Ex – Basketball Player Essay

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In the poem, “Ex – Basketball Player” by john Updike, (which is a narrative poem) illustrates the nature of life on how life is potentially is seen has a mirror to other people’s life, especially people who play sports. Life is the physical and mental experience of an individual. An in the poem the main character Flick, supply the poem with a good example of how life is potentially a mirror for other people. This poem is formally organized, even though it locks some qualities, it still haves the qualifications of a good poem. The “Ex Basket Player” is an interested poem because it has a good theme, tone and lots of figurative languages. The theme of this poem is about a high school basketball star that has become less successful in the…show more content…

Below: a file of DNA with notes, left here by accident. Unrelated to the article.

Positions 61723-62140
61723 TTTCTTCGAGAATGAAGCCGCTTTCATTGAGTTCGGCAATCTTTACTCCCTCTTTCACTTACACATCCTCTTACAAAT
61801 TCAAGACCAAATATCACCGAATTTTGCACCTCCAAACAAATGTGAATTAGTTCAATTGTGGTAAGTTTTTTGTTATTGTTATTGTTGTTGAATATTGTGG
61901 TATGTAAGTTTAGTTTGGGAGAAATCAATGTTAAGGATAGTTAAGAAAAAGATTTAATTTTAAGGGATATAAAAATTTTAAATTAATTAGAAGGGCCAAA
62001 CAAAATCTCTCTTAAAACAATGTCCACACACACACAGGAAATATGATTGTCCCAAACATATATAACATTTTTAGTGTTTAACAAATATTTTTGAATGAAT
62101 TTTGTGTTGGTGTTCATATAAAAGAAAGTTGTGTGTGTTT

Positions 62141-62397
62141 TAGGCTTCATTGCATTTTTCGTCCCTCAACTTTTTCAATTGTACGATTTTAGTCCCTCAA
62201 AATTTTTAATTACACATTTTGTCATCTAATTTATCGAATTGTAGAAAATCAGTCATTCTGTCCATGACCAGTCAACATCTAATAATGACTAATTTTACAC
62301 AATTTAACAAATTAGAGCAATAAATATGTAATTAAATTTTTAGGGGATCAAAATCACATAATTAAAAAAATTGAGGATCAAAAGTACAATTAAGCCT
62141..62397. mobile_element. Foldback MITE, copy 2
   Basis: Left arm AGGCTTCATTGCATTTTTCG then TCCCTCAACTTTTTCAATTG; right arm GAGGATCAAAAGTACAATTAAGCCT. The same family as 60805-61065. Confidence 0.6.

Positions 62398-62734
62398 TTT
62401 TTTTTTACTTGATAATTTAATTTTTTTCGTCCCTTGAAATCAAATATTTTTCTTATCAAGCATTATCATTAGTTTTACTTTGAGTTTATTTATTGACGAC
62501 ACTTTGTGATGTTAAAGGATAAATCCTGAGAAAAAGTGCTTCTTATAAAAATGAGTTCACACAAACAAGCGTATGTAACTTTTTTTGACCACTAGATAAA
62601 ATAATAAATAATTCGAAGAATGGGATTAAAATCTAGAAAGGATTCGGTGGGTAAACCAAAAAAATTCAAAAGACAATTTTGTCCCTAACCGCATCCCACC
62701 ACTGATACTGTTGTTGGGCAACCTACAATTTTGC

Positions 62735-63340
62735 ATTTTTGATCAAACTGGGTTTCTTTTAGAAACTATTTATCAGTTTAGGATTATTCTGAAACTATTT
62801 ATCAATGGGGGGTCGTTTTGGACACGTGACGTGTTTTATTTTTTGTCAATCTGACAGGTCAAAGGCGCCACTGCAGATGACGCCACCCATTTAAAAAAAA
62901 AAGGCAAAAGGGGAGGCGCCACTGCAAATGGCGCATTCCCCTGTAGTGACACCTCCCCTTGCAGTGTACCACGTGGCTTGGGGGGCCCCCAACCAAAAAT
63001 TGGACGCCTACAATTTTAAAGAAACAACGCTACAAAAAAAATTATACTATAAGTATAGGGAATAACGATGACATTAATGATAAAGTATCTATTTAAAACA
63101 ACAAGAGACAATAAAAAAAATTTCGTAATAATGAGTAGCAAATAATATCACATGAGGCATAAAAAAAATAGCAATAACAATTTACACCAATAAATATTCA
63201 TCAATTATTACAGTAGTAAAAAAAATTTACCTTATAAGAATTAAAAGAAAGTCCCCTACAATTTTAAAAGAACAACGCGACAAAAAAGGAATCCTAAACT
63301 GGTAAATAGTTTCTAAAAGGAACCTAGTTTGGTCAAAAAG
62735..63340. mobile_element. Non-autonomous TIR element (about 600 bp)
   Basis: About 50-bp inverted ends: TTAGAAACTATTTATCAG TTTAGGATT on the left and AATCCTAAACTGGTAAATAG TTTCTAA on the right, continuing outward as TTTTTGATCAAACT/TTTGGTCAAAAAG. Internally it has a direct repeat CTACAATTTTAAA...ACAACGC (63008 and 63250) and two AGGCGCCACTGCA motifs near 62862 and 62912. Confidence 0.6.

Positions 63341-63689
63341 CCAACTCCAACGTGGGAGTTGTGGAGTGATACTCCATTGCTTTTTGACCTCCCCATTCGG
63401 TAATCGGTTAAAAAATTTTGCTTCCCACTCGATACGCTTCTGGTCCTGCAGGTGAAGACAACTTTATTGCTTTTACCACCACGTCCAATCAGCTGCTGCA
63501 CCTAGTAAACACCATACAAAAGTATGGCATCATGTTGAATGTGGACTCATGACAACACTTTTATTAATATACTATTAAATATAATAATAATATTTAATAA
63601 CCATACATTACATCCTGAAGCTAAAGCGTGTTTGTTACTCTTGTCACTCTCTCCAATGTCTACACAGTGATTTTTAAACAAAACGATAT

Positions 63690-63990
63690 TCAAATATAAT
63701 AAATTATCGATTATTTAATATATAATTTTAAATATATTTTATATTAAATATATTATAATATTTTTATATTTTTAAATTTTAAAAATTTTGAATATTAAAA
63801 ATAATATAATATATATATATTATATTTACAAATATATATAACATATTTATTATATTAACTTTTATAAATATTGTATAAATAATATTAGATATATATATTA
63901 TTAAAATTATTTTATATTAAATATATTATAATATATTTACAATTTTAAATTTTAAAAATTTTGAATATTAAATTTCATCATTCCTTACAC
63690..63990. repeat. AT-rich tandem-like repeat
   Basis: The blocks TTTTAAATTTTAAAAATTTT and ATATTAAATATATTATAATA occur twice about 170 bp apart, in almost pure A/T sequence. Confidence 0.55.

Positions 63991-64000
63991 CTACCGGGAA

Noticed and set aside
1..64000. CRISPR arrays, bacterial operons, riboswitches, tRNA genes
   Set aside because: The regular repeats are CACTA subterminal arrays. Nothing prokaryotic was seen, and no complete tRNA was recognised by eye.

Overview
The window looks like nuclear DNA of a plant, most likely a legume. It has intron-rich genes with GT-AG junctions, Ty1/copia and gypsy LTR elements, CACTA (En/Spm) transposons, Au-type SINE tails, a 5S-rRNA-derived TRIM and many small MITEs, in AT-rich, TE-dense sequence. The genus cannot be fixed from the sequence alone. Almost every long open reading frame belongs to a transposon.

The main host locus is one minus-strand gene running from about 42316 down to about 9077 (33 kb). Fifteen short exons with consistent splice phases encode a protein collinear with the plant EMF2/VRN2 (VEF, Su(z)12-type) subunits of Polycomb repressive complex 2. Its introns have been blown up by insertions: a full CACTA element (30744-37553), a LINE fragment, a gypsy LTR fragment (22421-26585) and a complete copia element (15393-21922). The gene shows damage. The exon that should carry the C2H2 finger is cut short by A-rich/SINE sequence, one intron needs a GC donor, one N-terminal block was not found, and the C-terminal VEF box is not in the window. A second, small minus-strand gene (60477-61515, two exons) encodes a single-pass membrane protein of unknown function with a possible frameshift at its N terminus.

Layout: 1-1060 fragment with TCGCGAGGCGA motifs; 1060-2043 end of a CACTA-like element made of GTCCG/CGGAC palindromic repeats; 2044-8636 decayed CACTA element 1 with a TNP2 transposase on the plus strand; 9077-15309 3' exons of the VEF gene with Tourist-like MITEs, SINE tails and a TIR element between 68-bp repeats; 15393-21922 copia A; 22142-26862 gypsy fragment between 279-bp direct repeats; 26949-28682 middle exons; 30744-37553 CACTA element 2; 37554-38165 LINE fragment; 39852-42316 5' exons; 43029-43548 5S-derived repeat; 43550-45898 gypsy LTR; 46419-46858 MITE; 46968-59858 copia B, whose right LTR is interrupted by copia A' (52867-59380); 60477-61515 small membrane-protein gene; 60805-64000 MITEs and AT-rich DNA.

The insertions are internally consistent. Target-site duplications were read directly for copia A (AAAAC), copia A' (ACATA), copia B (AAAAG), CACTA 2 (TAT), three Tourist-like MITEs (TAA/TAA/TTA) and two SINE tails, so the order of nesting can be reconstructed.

In fact, Flick was obsessed with is past because he choose to work at Berth which was near to his school (7). By doing so his life became a disappointment to him in the future. Even though he was successful at one point because he set “records” (16), his past is only a constant remainder to him because “he sells gas, checks oil, and changes flats (20).” He regrets what he has become because he knew that if only he had fallowed his past, he would have been successful now. Secondly, in the poem, there were lots of figurative languages that help to bring out the reality of Flick’s life. In fact, in the first stanza, Updike uses imagery to try to bring out the schools location, in which Flick success was endure in the past. Updike uses imagery to portray a fainted, smudged world of the present and compare it with the radiant, immaculate and brilliance of Flick’s past. Imagery is initially used in the first two lines of the poem, “where Pearl Avenue bends with the trolley tracks and stops, cut off (1-2).” Those two lines show how Flick’s life has been cut short, just like the road that leads to Berth’s Garage where he works. The trolley tracks that pass by the high school Flick went to, but just like him, it doesn’t go very far beyond. The words “cut off (2),” are very important in the understanding of Flick’s circumstances. His days of fame came to an immediate
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